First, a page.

Welcome to the YoungWilliams Research & Case Law Library.  Use the filters below to select categories of interest to you.  Currently our Library consists of academic and government research articles and reports from around the country, federal opinions, and case law from states in which our full service child support projects are located: Colorado, Kansas, Mississippi, Nebraska, North Carolina, Tennessee, and Wyoming.  Sign up to receive updates by clicking the blue  box at the left of the page.

Disclaimer:  YoungWilliams does not endorse the reports or opinions expressed by non-YoungWilliams authors, nor do we endorse the entities that initially released or published the materials posted on our website.


Research & Case Law

Thornton v. Thornton (Mississippi 2021)

June 2021

In the absence of specific findings, evidence in the record must support the award of the child tax exemption to a parent. In the latest appeal of this case, the mother appealed a court order changing custody of the younger child to the father, reducing his child support, and awarding him the income tax exemption for the younger child.

Craven County v. Hageb (North Carolina 2021)

June 2021

Specific findings must support a court’s decisions in a child support proceeding. In this proceeding to establish paternity and support for two children, the father was self-employed. The final order set out his income and including these findings: the court reviewed tax returns, his income from a gaming and lottery business was not included in the calculation, and he had significant personal expenses on his tax return. In the final support award, the court gave the father credit for one of two additional children living with him, finding his name was only on the birth certificate for one child. The father appealed.

Church v. Jones (Tennessee 2021)

May 2021

The effective date of a modified order can be set as of the date of the modification petition, the date of the final hearing, or any appropriate date in between. The father filed to modify support based on his reduced income. It took almost four years for this proceeding to end. In the final order, the court reduced support and, applying its discretion, set the effective as the last day of final hearing. The father appealed.

Lemus v. Martinez (Wyoming 2021)

May 2021

A parent must provide proper proof of a legitimate business expense if the parent wants credit in the child support calculation. The father appealed several terms of the district court order, specifically the court’s decision not to give him credit for mortgage interest in his income for child support. The Supreme Court affirmed the child support order.

Evans v. Evans (Nebraska 2021)

May 2021

A parent must willfully fail to pay support in order to be found in civil contempt. The County Attorney brought a contempt action against the father for failure to pay support. The district court heard evidence of the father’s assets, including a home and his business. The father argued he was injured and couldn’t work. The district court found the father in contempt for failure to pay support, set a purge payment schedule, and ordered him incarcerated if he didn’t comply with the payment schedule. The father appealed.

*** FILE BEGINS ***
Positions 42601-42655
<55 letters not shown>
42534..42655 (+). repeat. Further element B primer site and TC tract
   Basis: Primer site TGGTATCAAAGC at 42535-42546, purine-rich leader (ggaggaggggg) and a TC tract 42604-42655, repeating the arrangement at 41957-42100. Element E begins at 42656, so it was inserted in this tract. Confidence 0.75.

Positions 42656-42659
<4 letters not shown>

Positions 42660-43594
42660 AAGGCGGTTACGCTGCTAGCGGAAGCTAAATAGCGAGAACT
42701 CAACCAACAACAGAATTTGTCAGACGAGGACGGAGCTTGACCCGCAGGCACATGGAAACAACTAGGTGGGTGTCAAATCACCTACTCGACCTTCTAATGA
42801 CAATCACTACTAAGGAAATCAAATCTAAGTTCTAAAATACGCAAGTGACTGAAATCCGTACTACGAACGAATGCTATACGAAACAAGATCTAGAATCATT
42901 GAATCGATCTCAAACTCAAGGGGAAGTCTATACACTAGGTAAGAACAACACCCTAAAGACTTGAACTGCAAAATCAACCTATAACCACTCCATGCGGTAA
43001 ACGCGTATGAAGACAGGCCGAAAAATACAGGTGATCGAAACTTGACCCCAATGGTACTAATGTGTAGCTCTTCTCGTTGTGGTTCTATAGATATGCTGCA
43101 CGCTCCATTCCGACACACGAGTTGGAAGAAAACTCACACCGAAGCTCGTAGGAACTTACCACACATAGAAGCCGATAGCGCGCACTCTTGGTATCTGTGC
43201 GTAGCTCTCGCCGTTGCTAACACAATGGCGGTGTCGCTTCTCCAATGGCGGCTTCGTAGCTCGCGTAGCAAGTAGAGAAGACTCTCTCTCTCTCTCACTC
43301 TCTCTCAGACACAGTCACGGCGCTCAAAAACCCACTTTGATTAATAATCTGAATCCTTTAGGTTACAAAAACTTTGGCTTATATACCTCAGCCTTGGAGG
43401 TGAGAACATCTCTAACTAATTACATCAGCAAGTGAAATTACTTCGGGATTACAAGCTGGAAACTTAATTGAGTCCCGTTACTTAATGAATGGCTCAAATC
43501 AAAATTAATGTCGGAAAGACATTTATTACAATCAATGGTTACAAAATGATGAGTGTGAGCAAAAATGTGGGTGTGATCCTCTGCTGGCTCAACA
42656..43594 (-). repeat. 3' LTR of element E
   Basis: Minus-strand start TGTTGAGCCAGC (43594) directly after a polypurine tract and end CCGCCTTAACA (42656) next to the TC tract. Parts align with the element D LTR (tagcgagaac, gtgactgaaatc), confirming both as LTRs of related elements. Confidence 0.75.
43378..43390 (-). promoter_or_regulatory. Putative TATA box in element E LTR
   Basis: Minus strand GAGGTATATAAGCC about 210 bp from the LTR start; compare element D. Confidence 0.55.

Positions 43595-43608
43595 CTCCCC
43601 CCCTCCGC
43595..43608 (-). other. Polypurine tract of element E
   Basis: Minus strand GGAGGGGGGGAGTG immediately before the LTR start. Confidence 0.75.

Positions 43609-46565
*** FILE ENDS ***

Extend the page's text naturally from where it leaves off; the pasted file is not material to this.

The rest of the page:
Porter v. Porter (Nebraska 2021)

May 2021

To be considered final and appealable, an order must affect a substantial right. The mother filed to modify child support and served the father, who appeared at the initial hearing. He failed to appear at a later hearing and the court entered a default judgement against him for support. The father filed to vacate or alter the order, and the trial court set aside the judgment. The mother appealed.

In re Yocky (Kansas 2021)

May 2021

The Kansas Supreme Court has broad authority to promulgate the child support guidelines. The Kansas Supreme Court has statutory authority to establish child support guidelines. The guidelines require a parent to notify the other parent of any change in income which might be a substantial change of circumstances. The rules provide for sanctions for a failure to report. The mother requested a review of the support obligation. The father’s income had increased substantially since entry of the initial order and he failed to notify the mother. The court granted the mother’s request for sanctions, and the father appealed.

Connecting Parents to Occupational Training: A Partnership Between Child Support Agencies and Local Service Providers

April 2021

The federal Families First Demonstration Grant considered new ways of increasing the ability of parents who can’t meet their monthly child support obligation. Specifically, it integrated employment services and job training into local child support programs. In exchange for participating, certain enforcement remedies were stayed.

Task 11: States’ Child Support Guidelines for Children with Disabilities

April 2021

This report explores the issue of setting child support for children with special needs. Estimates show an increase in the number of children with special needs over the last few decades. The children’s needs are wide and varied, which can make the cost to raise these children high. A parent may need to provide full-time care, which limits the parent’s ability to earn.

Carman v. Harris (Kansas 2021)

April 2021

A child support order can provide for payment of prenatal and birth expenses if the request is made timely. The 2015 initial paternity order contained no provision for the mother’s prenatal medical care or birth expenses. Mother made no attempt to recover these costs until 2016 when she filed a request for the expenses and to modify support. The trial court denied her request and the mother appealed.